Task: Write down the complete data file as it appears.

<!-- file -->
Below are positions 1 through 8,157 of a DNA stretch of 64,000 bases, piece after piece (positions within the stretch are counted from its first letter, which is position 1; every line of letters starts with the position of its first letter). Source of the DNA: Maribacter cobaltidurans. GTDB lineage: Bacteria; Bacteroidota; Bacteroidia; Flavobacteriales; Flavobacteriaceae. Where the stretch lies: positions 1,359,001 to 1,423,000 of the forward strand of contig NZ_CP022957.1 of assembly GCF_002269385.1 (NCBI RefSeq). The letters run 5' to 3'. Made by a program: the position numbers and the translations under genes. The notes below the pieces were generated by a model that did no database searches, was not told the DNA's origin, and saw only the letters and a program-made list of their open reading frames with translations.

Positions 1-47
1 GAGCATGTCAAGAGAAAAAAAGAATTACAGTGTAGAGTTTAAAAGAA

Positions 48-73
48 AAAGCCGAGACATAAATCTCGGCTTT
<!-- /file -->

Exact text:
Below are positions 1 through 8,157 of a DNA stretch of 64,000 bases, piece after piece (positions within the stretch are counted from its first letter, which is position 1; every line of letters starts with the position of its first letter). Source of the DNA: Maribacter cobaltidurans. GTDB lineage: Bacteria; Bacteroidota; Bacteroidia; Flavobacteriales; Flavobacteriaceae. Where the stretch lies: positions 1,359,001 to 1,423,000 of the forward strand of contig NZ_CP022957.1 of assembly GCF_002269385.1 (NCBI RefSeq). The letters run 5' to 3'. Made by a program: the position numbers and the translations under genes. The notes below the pieces were generated by a model that did no database searches, was not told the DNA's origin, and saw only the letters and a program-made list of their open reading frames with translations.

Positions 1-47
1 GAGCATGTCAAGAGAAAAAAAGAATTACAGTGTAGAGTTTAAAAGAA

Positions 48-73
48 AAAGCCGAGACATAAATCTCGGCTTT